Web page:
Venture capital is all about reputation, and there’s a reputation risk with backing companies that do not contribute to a better future (whose ethos clashes with the general public). For example, one of the most dominant consumer trends today is the rise of the fashion sneaker. Companies producing more durable shoes or reimagining the distribution and transactional models in the industry are doing admirable work, but do we really need more fast fashion? It’s one thing to found and support a sustainably-sourced, ethically-produced shoe company giving unparalleled access to great long-lasting products, but another to back one that sells poorly built shoes for cheap, meant to be replaced every few months, purely because of strong unit economics, revenue, and market potential. If a cheap shoe brand, however, has built a strong distribution network to provide affordable shoes for demographics who have historically been underserved, and can also generate substantial profits from economies of scale, then it is a different story entirely. We have to be conscious of the reasons as to why we’re investing and building certain companies. If it’s not adding net positive value to society, then it’s not a business that should exist. Time, along with the global democratic community, will make sure of it.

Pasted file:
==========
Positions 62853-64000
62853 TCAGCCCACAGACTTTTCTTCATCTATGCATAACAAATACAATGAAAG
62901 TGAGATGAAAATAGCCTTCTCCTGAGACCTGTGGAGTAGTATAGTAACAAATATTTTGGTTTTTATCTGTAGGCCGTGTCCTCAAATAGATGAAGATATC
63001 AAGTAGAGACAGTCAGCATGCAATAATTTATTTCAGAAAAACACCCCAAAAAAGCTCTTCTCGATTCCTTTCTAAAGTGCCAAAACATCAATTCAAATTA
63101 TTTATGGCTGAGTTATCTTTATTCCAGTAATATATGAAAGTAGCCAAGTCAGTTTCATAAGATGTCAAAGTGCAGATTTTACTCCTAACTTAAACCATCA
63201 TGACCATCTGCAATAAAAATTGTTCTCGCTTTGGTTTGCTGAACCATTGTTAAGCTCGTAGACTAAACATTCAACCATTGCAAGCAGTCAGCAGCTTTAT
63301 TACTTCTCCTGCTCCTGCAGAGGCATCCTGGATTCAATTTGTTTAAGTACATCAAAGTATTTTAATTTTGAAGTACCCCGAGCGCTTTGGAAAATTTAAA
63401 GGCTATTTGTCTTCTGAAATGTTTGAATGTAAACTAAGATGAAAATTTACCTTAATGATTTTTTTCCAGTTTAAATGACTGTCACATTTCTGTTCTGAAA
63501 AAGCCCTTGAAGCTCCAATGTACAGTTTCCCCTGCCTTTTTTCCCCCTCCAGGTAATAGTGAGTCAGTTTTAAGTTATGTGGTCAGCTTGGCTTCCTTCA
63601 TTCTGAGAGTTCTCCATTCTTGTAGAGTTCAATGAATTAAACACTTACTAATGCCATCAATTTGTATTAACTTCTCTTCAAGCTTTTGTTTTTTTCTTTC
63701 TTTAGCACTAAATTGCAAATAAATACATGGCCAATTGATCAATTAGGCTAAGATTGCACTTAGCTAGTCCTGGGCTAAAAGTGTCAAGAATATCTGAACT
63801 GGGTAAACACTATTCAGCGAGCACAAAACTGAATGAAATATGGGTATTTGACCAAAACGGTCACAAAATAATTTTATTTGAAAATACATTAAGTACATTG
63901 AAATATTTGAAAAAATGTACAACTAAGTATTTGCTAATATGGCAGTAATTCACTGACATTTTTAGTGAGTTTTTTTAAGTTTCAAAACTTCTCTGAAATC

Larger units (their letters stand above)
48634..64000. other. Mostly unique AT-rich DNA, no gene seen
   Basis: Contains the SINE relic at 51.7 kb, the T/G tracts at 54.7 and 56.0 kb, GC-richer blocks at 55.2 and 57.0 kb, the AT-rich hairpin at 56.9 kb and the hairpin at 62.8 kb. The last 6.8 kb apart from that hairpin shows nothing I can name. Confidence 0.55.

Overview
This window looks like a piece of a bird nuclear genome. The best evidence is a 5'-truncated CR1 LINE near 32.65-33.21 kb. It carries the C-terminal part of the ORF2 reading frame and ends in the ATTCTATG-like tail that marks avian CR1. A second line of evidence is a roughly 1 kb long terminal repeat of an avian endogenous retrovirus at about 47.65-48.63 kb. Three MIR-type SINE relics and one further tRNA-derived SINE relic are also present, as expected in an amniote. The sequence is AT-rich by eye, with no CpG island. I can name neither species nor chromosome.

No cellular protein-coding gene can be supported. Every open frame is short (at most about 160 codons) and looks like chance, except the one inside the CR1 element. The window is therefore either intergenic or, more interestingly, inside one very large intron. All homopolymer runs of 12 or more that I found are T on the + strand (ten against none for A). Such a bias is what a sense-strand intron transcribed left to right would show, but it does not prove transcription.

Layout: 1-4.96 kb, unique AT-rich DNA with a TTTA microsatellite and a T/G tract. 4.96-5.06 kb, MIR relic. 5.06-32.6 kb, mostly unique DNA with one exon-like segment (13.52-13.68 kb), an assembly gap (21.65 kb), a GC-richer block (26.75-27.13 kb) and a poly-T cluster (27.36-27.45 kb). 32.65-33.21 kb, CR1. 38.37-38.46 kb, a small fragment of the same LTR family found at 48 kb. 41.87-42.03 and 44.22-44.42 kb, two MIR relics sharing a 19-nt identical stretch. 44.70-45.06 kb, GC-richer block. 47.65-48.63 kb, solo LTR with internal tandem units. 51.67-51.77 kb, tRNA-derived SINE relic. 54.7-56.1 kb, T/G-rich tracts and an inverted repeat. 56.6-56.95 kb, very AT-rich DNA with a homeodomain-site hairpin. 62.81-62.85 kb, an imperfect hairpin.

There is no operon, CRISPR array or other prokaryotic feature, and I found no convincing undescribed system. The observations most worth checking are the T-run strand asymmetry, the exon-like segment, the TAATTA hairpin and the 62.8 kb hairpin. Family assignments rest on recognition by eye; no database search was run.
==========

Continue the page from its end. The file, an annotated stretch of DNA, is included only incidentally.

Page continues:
As we near the brink of a new decade, we must re-evaluate our KPIs and figure out what exactly we should truly be guided by in order to achieve sustainable growth and stability. Every one of us is a stakeholder in the world, and if we choose to turn a blind eye to those suffering from plights distant from us, it will ultimately come to affect us adversely. It’s time to alter our modus operandi to ensure a better future for each and every one of us.